Propagating In Water

If propagating in water

  • Make 5″-7″ long stem cuttings off with clean cuts below a leaf node
  • Remove lower leaves
  • Leave a couple or three leaves at the tip of the stem
  • Change the water every couple of days until strong roots have grown
  • Roots should start to appear within a month.

Growing Hoya in water is also possible. The plant can live happily in water for quite a while. Change the water every couple of days to prevent rot.

Pro Tips:

  • When propagating in soil, keep the potting soil slightly moist until new growth starts. Once new growth begins, reduce watering and treat the cutting as a mature plant.
  • Place several cuttings in a larger container to produce a bushy-looking plant.

Propagate Hoya Using the Air Layering Method

  • Select a lengthy stem on a plant
  • Remove excess leaves
  • Bend the stem gently into a pot of fresh potting soil.
  • Anchor it in place with a stone or clip.
  • When the stem takes root in the “other” pot
  • Cut the stem away from the parent plant using a sharp, sterilized cutting tool.
Propagate H carnosa using simple layering.Pin

Hoya Wayetii Pest or Diseases

If well cared for, Hoya wayetii are relatively trouble-free. Problems begin with:

  • Overwatered plants
  • Plants not receiving enough light
  • Plants without good air circulation

These conditions often allow plants to develop fungal infections.

A potting soil mix kept too wet attracts fungus gnats. Mealybugs may become problematic for plants weakened by unhealthy conditions.

Fungus Gnats

Fungus gnats do not harm plants, but their larvae (which live in the soil) do. To avoid a fungus gnat infestation, avoid overwatering.

If you find fungus gnats hovering over the top of the soil, try sprinkling some cinnamon over the soil surface.

The cinnamon will help kill off the fungus in the soil, which attracts the gnats. Consider adding a layer of pea-gravel mulch over the top of the soil to discourage the gnats.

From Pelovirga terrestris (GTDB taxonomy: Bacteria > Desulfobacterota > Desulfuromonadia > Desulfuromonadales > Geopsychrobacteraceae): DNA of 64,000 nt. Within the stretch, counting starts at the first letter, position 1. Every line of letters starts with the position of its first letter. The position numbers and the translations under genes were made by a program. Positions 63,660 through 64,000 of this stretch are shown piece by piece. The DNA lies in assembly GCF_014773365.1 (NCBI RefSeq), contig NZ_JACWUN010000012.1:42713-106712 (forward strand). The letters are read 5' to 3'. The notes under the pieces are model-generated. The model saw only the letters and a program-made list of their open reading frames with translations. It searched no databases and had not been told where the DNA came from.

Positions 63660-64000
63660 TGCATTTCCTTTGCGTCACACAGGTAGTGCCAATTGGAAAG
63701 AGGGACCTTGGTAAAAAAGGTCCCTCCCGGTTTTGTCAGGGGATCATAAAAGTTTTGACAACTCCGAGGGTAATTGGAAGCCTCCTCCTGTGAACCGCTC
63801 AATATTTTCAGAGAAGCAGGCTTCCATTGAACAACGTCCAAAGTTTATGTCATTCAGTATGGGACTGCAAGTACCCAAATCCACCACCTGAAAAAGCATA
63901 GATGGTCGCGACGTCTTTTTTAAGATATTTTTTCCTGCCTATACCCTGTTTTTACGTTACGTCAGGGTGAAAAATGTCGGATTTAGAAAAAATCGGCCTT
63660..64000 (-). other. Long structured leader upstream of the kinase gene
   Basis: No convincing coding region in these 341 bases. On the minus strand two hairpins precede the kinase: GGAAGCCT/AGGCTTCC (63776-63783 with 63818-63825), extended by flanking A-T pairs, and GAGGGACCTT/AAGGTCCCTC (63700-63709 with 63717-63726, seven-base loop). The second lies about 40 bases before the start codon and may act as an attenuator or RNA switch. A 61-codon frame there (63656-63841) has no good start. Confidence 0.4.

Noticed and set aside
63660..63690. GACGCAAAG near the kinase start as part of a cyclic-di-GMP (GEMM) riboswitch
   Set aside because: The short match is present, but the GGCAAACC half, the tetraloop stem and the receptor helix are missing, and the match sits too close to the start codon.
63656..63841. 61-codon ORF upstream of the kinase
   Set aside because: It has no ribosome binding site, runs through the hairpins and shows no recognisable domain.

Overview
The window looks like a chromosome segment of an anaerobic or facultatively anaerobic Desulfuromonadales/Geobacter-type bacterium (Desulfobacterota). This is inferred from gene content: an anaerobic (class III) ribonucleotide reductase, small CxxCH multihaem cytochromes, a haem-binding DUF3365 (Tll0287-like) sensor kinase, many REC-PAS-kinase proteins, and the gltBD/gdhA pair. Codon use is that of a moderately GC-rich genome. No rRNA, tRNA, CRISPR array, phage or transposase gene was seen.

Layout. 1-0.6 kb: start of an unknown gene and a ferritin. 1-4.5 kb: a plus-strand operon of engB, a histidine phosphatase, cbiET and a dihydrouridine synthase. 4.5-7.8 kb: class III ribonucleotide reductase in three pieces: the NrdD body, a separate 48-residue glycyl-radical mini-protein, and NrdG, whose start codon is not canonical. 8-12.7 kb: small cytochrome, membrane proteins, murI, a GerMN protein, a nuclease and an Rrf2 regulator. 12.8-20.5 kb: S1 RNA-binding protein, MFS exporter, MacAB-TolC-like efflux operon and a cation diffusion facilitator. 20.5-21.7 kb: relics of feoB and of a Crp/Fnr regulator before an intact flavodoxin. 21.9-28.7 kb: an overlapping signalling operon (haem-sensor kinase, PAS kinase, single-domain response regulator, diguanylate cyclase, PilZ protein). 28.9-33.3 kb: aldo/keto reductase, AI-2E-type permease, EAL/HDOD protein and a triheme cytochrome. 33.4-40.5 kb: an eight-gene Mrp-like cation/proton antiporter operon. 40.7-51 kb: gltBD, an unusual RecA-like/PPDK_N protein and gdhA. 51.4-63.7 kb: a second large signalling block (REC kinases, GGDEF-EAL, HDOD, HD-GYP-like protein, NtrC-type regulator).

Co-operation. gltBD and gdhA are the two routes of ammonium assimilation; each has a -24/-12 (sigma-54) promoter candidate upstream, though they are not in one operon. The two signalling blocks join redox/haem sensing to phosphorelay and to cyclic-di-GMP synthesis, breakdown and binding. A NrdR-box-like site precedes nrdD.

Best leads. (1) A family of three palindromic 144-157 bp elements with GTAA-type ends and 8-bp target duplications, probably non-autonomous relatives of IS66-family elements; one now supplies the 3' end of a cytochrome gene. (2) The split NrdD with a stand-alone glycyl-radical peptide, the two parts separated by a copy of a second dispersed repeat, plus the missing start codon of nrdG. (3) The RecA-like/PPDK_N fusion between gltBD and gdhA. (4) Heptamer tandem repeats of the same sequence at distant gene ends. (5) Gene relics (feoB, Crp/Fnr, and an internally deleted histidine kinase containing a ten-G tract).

Related: More on using Cinnamon for Fungus Gnats

Mealybugs

For Hoyas infested with mealybugs, give the plant a vigorous shower to knock the adult bugs off. Quarantine the plant to prevent the spread of any stragglers or newly hatched mealy bugs.

Treat the plant with a horticultural oil solution or Neem oil insecticide spray to prevent further infestation. Repeat this treatment weekly for a month or so to be sure of success.

Rarely, Wax Plants may contract the Tomato chlorotic spot virus. [source]

Is The Wayetii Hoya Considered Toxic or Poisonous?

Hoya plants are related to milkweed and contain a similar white, milky latex sap.

Some people have allergic reactions to this sap, and contact with it can cause skin irritation. Ingestion of the juice may also cause gastric distress.

Keep your Hoya out of the reach of pets and children. Wash your hands after handling the plant.

Related: Are Hoyas Toxic?

Are Hoya Plants Considered Invasive?

There is no indication that the Hoya plant is invasive.

Suggested Hoya Wayetii Uses

Hoyas are excellent choices as a potted, summertime, outdoor plant, or a year-round house plant. Because of its trailing habits, it does very well in a hanging basket.

You will also enjoy its strong fragrance wafting when planted on patios or walkways.

These plants love humidity and can make excellent bathroom plants with ample lighting. In a tropical setting, use the plant as a ground cover under trees that provide high shade.